Success! The world’s largest scientific experiment ever built records the first particle collisions in Switzerland.

At 14:22 on Monday 23rd November 2009, the first clear evidence of a collision of particles was recorded from each of the two counter-rotating beams of the Large Hadron Collider (LHC) at the European Organisation for Nuclear Research, or CERN as it is known near Geneva, Switzerland.


An image of an event in which a microscopic-black-hole was produced in the collision of two protons in a computer generated image of the ATLAS detector. Image provided by www.cern.ch

An image of an event in which a microscopic-black-hole was produced in the collision of two protons in a computer generated image of the ATLAS detector. Image provided by www.cern.ch

Following weeks of preparation, the international team of CERN scientists watched on as recent and rapid progress in the testing of the new accelerator brought to fruition success from the revolutionary international project.


“Arriving here at CERN from Melbourne at mid-day Monday, the feeling of anticipation was palpable,” Professor Geoffrey N. Taylor, from the University of Melbourne’s School of Physics said.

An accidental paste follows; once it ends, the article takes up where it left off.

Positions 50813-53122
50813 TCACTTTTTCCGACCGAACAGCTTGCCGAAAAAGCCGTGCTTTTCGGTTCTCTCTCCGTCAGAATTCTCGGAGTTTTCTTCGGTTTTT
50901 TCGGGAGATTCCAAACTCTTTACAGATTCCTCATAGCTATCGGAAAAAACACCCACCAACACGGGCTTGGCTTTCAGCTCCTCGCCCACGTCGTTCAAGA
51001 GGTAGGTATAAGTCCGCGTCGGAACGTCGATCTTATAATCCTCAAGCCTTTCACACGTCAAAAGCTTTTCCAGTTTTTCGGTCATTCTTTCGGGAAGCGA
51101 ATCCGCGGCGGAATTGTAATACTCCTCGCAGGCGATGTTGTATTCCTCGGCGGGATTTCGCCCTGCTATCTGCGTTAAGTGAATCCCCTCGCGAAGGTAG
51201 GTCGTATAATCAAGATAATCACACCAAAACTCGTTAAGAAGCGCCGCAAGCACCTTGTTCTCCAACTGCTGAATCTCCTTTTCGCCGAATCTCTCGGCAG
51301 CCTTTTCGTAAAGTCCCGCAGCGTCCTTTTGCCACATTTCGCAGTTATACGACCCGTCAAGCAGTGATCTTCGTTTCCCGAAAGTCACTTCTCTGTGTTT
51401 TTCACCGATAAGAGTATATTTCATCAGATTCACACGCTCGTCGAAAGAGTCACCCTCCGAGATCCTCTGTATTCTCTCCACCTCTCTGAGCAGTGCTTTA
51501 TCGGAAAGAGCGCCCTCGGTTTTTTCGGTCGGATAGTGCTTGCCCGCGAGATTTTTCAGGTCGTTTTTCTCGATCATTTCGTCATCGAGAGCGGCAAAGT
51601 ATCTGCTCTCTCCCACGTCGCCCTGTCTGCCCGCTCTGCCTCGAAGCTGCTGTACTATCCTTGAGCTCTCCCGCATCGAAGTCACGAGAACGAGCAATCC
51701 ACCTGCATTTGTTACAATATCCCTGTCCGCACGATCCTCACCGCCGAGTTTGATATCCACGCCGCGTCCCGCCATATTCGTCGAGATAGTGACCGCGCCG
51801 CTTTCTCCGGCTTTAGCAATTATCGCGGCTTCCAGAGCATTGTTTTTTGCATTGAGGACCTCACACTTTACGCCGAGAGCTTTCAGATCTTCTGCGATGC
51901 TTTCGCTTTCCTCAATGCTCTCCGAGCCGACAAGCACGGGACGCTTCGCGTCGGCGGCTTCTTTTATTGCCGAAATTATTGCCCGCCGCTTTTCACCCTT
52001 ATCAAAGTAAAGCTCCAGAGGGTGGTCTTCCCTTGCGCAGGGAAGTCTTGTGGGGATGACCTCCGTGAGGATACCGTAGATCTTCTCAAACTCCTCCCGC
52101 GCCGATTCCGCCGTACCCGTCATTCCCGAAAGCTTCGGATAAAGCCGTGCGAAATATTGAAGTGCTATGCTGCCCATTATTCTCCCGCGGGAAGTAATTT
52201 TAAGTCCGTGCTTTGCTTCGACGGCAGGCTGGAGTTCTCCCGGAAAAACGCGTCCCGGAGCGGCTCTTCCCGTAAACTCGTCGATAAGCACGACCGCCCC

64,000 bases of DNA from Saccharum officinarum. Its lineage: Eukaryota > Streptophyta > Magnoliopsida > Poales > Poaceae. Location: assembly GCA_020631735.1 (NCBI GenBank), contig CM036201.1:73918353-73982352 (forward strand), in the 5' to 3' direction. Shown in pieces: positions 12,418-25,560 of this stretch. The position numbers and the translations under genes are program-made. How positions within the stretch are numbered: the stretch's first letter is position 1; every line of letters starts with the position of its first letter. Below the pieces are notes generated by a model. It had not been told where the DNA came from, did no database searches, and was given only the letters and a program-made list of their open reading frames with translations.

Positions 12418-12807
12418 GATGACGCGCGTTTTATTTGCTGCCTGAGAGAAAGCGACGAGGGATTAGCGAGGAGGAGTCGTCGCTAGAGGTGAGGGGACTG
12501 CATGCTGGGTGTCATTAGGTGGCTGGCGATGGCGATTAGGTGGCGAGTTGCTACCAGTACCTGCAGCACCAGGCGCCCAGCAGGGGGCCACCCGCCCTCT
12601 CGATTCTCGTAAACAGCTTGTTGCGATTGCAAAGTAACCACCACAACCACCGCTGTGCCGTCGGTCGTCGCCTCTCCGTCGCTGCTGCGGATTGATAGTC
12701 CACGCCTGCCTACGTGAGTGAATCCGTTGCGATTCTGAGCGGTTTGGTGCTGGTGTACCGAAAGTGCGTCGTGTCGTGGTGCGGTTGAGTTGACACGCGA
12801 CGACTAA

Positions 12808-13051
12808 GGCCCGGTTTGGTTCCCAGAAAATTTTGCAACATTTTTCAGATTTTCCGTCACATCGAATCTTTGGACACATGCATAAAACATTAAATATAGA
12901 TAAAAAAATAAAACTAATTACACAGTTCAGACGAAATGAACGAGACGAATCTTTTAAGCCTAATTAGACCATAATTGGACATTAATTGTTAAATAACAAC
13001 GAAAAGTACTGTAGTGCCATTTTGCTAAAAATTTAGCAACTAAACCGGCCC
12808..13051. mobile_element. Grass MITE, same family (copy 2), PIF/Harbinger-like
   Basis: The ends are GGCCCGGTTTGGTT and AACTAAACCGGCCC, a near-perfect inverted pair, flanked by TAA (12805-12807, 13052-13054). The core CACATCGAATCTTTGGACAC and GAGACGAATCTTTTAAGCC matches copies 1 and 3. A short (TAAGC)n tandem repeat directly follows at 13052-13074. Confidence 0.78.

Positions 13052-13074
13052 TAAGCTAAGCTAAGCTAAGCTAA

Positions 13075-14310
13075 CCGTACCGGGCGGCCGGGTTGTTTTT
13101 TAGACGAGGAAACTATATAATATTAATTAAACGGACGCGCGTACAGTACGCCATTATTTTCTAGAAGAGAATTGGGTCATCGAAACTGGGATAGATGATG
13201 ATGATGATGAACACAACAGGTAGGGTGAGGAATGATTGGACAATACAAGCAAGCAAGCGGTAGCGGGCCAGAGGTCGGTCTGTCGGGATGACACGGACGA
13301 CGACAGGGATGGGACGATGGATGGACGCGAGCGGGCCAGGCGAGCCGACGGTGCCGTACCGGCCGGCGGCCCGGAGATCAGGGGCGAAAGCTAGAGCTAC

Professor Taylor recalled how physicists assembled at the time, ‘cheered wildly’ as depictions of the particle collision were projected onto the wall of the ATLAS control room.


This event signals the completion of the development phase of the ATLAS experiment to which Australia’s commitment has been $700m, led for the past 20 years by Professor Taylor.


Although much work remains to be done on this experiment, scientists believe this achievement has proven the promised potential and justification of the largest scientific experiment ever built.


Both the University of Melbourne and the University of Sydney are foundation institutes within the ATLAS collaboration. This results in Australian science having an excellent participatory role in a project, which involves 10,000 scientists from over 100 countries, that is hoped will unravel some of science’s longest-running mysteries of the universe.


For more information, please visit: www.cern.ch or www.lhc.ac.uk